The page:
Illustration: Sarah Grillo / Axios
Republican FCC Commissioner Brendan Carr told Axios Monday that he’s looking forward to addressing state and local regulations he believes might be holding up 5G deployment. He also addressed the recent backlash against large internet companies and said he hadn’t been contacted by a watchdog probing the agency’s chairman.
Why it matters: Carr is the newest member of a Republican majority at the FCC that has been methodically deregulating the communications industry, which has implications for tech, media and telecom.
You've been a key player in developing the FCC's agenda on 5G infrastructure. What needs to happen next to bring 5G to consumers?
“As I have looked at the infrastructure docket I’ve divided it into two main buckets, one is the federal historic and environmental review side, which we’re doing this month. The next bucket is going to be taking a look at state and local laws and looking at our authorities under [the primary communications law] to make sure that we’re all headed in the same direction to enable that deployment... The other big piece of it obviously is spectrum and the chairman in Barcelona a couple weeks ago announced that we’re going to hold a 5G auction at the end of this [year.]”
What do you think of the FCC’s inspector general’s investigation into whether the chairman and his staff tried to help the right-leaning Sinclair Broadcast Group?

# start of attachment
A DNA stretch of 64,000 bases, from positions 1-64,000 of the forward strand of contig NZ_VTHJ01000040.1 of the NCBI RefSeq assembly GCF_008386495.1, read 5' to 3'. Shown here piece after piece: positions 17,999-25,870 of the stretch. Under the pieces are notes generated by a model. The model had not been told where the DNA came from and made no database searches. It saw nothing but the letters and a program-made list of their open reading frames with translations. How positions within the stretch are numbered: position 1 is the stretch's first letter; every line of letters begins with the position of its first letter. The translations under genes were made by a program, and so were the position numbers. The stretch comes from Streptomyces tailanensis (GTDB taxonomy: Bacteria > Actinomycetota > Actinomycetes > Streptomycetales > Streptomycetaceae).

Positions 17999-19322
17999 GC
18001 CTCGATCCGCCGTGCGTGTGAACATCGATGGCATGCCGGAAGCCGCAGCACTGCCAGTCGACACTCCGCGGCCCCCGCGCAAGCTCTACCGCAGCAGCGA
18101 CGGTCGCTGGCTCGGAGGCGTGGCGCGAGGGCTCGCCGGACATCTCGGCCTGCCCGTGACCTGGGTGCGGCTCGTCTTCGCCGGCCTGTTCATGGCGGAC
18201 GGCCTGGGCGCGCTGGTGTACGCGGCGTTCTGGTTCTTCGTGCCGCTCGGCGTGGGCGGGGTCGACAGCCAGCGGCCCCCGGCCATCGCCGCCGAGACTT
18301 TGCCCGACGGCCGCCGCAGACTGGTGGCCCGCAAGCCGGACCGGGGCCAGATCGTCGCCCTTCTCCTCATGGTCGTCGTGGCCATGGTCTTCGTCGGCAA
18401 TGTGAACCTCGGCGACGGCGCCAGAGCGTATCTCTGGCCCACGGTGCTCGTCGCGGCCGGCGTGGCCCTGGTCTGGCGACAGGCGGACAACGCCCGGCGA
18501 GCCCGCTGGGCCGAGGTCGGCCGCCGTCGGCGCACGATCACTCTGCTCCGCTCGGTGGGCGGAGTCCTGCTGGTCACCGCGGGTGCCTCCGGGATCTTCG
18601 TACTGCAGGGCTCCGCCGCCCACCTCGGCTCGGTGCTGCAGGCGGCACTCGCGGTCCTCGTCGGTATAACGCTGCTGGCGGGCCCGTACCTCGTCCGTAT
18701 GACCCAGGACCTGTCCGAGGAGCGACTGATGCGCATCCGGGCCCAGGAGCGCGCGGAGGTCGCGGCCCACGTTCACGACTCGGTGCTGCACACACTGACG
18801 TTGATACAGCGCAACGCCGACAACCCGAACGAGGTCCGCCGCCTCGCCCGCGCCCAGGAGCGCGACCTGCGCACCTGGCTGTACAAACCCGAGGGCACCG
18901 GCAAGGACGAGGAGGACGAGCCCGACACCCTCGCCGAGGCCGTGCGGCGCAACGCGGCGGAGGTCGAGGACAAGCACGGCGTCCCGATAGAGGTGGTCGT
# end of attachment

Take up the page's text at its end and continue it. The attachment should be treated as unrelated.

“I don’t have really an opinion on it one way or another.”
Before you were a commissioner you were a staffer for the agency and Chairman Pai. Have you been contacted by the IG’s office to provide anything?
“No, I haven’t.”
A big topic in Washington right now is the power of big tech companies. What do you make of that?
“I think in large measure this is one that is much more squarely in the bailiwick of the Federal Trade Commission, and we look for sort of their leadership on these issues. I mean I will say, from an FCC perspective, I do think this is why it ultimately was important and the right decision from my perspective when Congress enacted the privacy CRA [rolling back the FCC’s data privacy rules for broadband providers]. I think one of the things you saw there was an FCC that imposed much [more] stringent and heavier regulations on broadband providers than other players in the online ecosystem, the edge providers. One of the arguments there that was being made was that edge providers have a lot more insight and control over your personal data than broadband providers do. ... I think getting back to a uniform FTC approach made a lot of sense, and I think that sort of ties into this broader debate.”
You’re fairly new to this role at the commission. What’s something that’s surprised you?
“One thing that I’ve been struck with now that I am a commissioner is we go through some tough fights on the commission, obviously the vast majority of what we do doesn’t fall in that bucket, but there are ones — net neutrality, open internet, being an example — where all five of us had very strong individually-formed views on what we should do. What’s important is, and what I’ve seen people do on this commission, is we say our piece, we can be as fired up about it as we want to be, but then the next day to sit back down together and see where we can find common ground.”